Comments on: Markopolos eyes a fortune from BNY whistleblowing http://blogs.reuters.com/felix-salmon/2011/10/12/markopolos-eyes-a-fortune-from-bny-whistleblowing/ A slice of lime in the soda Sun, 26 Oct 2014 19:05:02 +0000 hourly 1 http://wordpress.org/?v=4.2.5 By: Mbuna http://blogs.reuters.com/felix-salmon/2011/10/12/markopolos-eyes-a-fortune-from-bny-whistleblowing/comment-page-1/#comment-31829 Fri, 14 Oct 2011 09:07:28 +0000 http://blogs.reuters.com/felix-salmon/?p=10477#comment-31829 “Is there some kind of rule which says that whistleblowers can’t or shouldn’t short the company they’re shopping to the government?”

Well the banks are free to short anything they’re peddling to the government or any of their clients, so why shouldn’t whistleblowers have the same privileges? This could be the beginning of a fantastic bank back stabbing market with whistleblowers being recruited by the dozens. With the nearly unlimited fraud going on, this is a whole new market waiting to be utilized. I think Markopolos should incorporate and do an IPO and this could be the start of a whole new business sector, creating more jobs and helping to solve the unemployment problem. How about it Felix?

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By: sanitychecker http://blogs.reuters.com/felix-salmon/2011/10/12/markopolos-eyes-a-fortune-from-bny-whistleblowing/comment-page-1/#comment-31778 Thu, 13 Oct 2011 14:31:57 +0000 http://blogs.reuters.com/felix-salmon/?p=10477#comment-31778 “If this tactic ends up paying huge dividends for Markopolos, Wilson, and their team, I also wonder whether the whistleblower space might not start getting a bit more crowded…”

One can only hope.

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By: byrneseyeview http://blogs.reuters.com/felix-salmon/2011/10/12/markopolos-eyes-a-fortune-from-bny-whistleblowing/comment-page-1/#comment-31765 Wed, 12 Oct 2011 22:09:57 +0000 http://blogs.reuters.com/felix-salmon/?p=10477#comment-31765 This comes up in any kind of whistleblower discussion: whistleblowers who know they have a lock on a complicated case have a massive incentive to let the fraud grow as large as possible. Perhaps there are plenty of savvy whistleblowers who are carefully “farming” equivalent schemes.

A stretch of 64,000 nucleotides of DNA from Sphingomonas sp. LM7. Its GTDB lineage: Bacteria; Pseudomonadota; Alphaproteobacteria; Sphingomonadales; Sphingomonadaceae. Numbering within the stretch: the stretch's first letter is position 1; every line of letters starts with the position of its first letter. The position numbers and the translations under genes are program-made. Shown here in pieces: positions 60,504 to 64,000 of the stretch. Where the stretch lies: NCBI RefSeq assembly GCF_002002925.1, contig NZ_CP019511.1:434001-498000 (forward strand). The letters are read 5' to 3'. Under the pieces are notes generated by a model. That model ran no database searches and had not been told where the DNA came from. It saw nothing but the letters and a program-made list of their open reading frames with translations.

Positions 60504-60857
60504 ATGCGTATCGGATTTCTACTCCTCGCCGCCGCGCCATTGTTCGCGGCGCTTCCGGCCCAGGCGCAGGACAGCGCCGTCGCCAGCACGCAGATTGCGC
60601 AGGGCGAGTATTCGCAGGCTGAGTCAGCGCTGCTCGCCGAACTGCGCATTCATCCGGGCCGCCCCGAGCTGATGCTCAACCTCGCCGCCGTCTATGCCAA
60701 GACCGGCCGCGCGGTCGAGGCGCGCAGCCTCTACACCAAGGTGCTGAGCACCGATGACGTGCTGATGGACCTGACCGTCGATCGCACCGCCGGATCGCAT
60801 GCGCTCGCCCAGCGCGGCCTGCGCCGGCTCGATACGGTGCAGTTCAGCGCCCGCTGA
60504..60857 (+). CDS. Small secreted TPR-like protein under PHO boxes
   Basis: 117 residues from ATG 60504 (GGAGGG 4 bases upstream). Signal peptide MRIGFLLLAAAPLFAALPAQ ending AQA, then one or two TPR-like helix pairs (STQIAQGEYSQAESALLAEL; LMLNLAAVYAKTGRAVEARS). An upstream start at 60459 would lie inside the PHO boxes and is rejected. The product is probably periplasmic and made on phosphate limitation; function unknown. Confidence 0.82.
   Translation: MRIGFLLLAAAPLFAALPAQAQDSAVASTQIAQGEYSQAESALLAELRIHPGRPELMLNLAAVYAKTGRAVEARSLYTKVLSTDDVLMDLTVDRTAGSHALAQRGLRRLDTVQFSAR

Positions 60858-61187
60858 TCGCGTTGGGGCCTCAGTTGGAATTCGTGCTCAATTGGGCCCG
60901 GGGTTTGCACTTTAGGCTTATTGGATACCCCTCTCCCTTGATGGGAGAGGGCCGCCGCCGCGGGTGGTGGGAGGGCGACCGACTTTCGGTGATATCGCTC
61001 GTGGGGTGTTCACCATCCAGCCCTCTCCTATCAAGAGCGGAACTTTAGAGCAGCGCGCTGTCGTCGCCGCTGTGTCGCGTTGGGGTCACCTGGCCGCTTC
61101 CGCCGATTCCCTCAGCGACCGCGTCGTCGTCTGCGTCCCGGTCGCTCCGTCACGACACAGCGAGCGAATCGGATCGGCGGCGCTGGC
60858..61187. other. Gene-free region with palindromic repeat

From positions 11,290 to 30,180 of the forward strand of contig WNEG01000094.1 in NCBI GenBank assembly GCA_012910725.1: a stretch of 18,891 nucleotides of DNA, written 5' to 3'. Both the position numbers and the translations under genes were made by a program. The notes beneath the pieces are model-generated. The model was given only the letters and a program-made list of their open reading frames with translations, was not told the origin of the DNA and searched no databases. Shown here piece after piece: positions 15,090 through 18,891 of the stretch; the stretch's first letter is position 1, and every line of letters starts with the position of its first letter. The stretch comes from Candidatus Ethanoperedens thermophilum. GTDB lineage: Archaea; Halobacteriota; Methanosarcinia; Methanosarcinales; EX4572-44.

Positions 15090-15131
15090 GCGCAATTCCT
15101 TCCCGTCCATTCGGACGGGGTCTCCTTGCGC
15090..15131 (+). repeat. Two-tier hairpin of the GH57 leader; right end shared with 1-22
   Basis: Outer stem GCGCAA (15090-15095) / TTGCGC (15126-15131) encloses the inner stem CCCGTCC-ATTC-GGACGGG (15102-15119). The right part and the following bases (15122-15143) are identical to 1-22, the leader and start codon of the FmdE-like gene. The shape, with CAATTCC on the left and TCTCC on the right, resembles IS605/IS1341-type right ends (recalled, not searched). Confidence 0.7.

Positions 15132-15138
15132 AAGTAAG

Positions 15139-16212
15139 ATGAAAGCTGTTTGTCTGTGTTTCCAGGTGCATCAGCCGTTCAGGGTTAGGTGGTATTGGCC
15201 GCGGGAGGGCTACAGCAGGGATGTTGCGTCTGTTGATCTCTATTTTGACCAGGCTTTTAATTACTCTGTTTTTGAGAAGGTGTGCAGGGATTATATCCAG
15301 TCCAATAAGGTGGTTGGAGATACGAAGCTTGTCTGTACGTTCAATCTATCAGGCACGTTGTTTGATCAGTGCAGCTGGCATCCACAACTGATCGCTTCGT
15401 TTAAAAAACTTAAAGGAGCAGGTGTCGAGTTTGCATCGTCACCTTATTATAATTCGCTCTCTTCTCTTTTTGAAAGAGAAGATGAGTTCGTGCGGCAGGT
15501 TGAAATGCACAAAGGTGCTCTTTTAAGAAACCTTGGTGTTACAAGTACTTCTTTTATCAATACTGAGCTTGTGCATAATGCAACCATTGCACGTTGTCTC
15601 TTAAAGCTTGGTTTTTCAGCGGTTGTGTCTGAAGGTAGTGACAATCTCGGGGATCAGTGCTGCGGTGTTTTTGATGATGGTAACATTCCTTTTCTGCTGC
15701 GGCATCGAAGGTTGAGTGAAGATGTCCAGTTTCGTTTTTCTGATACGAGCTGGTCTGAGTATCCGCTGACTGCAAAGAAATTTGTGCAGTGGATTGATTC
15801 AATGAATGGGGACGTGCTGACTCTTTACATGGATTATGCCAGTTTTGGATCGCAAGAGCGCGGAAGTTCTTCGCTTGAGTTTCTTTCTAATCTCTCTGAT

When Bear Stearns implemented an internal whistleblower bounty in the 80’s, they quickly put a cap on it based on this principle (at least according to “Memos from the Chairman”).

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By: SohoD http://blogs.reuters.com/felix-salmon/2011/10/12/markopolos-eyes-a-fortune-from-bny-whistleblowing/comment-page-1/#comment-31754 Wed, 12 Oct 2011 18:27:49 +0000 http://blogs.reuters.com/felix-salmon/?p=10477#comment-31754 It would be such a great thing for our country if whistleblowing became a viable business. Ironically, privatizing regulatory enforcement would seem to be a crucial supplement to agencies like the overburdened and captured SEC.

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By: upstater http://blogs.reuters.com/felix-salmon/2011/10/12/markopolos-eyes-a-fortune-from-bny-whistleblowing/comment-page-1/#comment-31749 Wed, 12 Oct 2011 17:31:40 +0000 http://blogs.reuters.com/felix-salmon/?p=10477#comment-31749 If Markopolos manages to get a princely sum for himself and his whistleblowers, that is fair justice.

BNY Mellon is a financial parasite, systematically sucking off pennies from its custodial clients — like all TBTF banks. They are thieving crooks that run their business under the guise fiduciary propriety. Just a different flavor of Madoff.

I agree with Markopolos — the outlaw banksters should be treated as financial terrorists. They created the great recession and are the ones demanding austerity throughout the world. Not a single bank has paid the price for their malfeasance.

If corporations are persons, then they should be subject to Rick Perry’s Texas death panalty. BNY Mellon, Citi, JPMorgan, and Goldman are good places to start.

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